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More comments of Jesus heavenly flesh.

Submitted: 11/8/2010
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Question: My response to the question about Son of Man: The presupposition you employ is that “Son of Man” would automatically imply “Son of Dust (Adam)”. In my opinion, a careful analysis of the relevant Bible passages reveals that such an inference would be unwarranted. Firstly, Jesus used “Son of Man” as a title to cover His true identity in the beginning of His ministry. He commanded devils that He had cast out not to make Him known (Mark 3:11-12, Luke 4:41, Mark 1:24-25). Even His disciples were told not to reveal His fullness until after the resurrection (Matt 17:5-9). The title “Son of Man” allowed Jesus to preach and go around without drawing too much negative attention from the Jews. Careful listeners however would know that Daniel used the same terminology to refer to the Messiah (Dan 7:13). Secondly, let’s look at the Hebrew. In the Bible, God is sometimes called a Man. But the Hebrew word that is used is of importance to us. Adamah, like Enosh, usually refers to dust-man, or weak man (human). On the other hand, when God or the God-Man is referred to, the word “Iysh” (Strong’s 376) is used, and not Adamah or Enosh. Iysh means strong Man, Husband-Man or heavenly Man. For instance, in the following verses Jesus is called a strong-Man (Iysh) and not Adamah: Isa 59:16 And he saw that there was no man (Iysh), and wondered that there was no intercessor: therefore his arm brought salvation unto him; and his righteousness, it sustained him. Ezek 22:30 And I sought for a man (Iysh) among them, that should make up the hedge, and stand in the gap before me for the land, that I should not destroy it: but I found none. Hos 2:16 And it shall be at that day, saith the LORD, that thou shalt call me Ishi; and shalt call me no more Baali. Gen 1:26 And God said, Let us make man (Adamah) in our image, after our likeness (...) The last verse warns us that in the future God will eternally dwell with His creation in paradise. The dust-Adam will have to undergo a fundamental change however before he can enter into the rest (“unless you are born again”...). This radical change is putting on the Iysh, Christ, the heavenly Man, the Word made flesh. It is putting off Adam (by circumcision without hands, i.e. burial by water baptism in Jesus Name) and is putting on Christ (the Man from heaven, John 8:23) for the day of resurrection. What would be the point of putting on Christ if He is also an Adamah? The Bible admonishes us many times to 'put off the old man (Adam)' and put on Christ (Efe 4:22, Col 3:9, Gal 3:27), because by one man (Adam) came sin, and by One Man (Christ) came forgiveness of sins). Without the incorrupt covering of the Son, the weak and sinful Adam (human) cannot enter heaven (“flesh and blood cannot enter into the Kingdom”). This covering for sin is not the flesh of Mary (we are not baptized in the name of Mary), David or Abraham, but the eternal Word-seed made flesh, Jesus Christ, the only-begotten (monogenous) Son of God. Jesus bless, Br. Johannes from Den Haag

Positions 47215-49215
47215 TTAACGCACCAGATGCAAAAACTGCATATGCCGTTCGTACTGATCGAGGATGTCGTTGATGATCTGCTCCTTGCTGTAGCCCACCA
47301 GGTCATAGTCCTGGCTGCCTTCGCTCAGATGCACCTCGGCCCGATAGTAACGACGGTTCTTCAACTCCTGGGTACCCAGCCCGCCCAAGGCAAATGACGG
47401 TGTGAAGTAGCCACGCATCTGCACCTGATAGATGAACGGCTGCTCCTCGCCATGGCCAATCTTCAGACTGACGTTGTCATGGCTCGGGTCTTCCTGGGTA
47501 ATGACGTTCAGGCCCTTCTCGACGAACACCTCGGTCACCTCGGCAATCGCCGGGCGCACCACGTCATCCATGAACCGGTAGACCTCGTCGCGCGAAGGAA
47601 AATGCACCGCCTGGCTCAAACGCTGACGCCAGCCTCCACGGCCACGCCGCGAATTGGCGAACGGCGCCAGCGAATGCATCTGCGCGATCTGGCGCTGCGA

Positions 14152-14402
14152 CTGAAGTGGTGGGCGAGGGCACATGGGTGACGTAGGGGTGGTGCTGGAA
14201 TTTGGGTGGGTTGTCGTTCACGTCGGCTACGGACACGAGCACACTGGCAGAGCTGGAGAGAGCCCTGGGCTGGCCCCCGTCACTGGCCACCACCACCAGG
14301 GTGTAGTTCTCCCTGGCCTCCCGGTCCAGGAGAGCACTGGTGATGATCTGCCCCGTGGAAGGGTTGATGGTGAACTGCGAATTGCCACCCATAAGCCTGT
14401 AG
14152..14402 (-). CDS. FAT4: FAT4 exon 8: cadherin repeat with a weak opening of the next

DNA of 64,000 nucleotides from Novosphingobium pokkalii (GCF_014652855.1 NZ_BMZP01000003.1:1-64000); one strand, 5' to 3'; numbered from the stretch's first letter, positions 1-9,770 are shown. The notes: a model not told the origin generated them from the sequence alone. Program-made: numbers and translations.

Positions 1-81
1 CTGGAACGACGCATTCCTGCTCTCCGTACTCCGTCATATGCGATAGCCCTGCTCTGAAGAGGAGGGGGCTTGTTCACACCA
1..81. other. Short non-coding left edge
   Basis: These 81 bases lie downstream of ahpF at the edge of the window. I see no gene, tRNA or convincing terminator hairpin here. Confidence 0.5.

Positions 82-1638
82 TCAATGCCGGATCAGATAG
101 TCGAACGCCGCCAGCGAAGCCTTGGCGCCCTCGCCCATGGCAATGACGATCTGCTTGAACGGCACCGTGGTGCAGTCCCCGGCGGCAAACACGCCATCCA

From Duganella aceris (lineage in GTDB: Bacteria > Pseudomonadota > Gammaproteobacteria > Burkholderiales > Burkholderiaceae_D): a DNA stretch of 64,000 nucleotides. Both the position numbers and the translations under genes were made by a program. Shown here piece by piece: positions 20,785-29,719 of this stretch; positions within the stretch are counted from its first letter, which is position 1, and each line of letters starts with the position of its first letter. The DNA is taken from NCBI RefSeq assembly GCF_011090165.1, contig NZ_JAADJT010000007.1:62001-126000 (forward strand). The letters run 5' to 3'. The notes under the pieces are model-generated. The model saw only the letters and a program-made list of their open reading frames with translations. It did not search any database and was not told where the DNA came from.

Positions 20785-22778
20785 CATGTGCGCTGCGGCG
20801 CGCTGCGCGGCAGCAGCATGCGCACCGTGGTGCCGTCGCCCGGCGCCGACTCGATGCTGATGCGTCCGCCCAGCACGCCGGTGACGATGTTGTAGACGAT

Answer: Your second paragraph seems to be suggesting that Jesus was hiding behind a common Hebrew idiom which He knew did not accurately describe His true nature. The reason Daniel called the Messiah the Son of Man was to emphasize the fact that He would be a human being just like those He was coming to save. In the very next chapter Gabriel called Daniel 'son of man,' which confirms that this is not an exclusively messianic title. It is a descriptive title that literally means 'one from the ground' (i.e. human being). I therefore conclude from your statements that Jesus was indeed being deceptive, a contention I cannot accept.

You state, 'Iysh means strong Man, Husband-Man or heavenly Man.' I can see why you would say this, being necessary to support your contention. But this is a complete fabrication on your part. Iysh is the most common Hebrew word for 'man.' It does not in and of itself imply strength or heavenly. It simply means 'man' whereas iyshah means woman, for she was taken from the iysh.

You asked, 'What would be the point of putting on Christ if He is also an Adamah?' You seem to be attaching some kind of mystical meaning to the idea of 'putting on Christ.' It is true that we mystically enter into Jesus Christ and His body when we are baptized into the name of Jesus, but this has to do with entering into a union with Him through the gift of the Holy Spirit. Through the new birth, our spirit is joined with God's Spirit and we become one with Him in spirit (1 Corinthians 6:17). Once a person is born again, Paul's admonitions to 'put on Christ' or 'put on the new man' are metaphorical expressions meaning that we should put into practice the behaviors the Bible commands of all believers. He treats the decision to stop acting in certain ways and to begin acting in other ways as being like taking off an old coat and putting on a new one. There is nothing mystical about this at all. We are clothed with Christ by acting like Christ, just as we are 'clothed with humility' by actually being humble (1 Peter 5:5).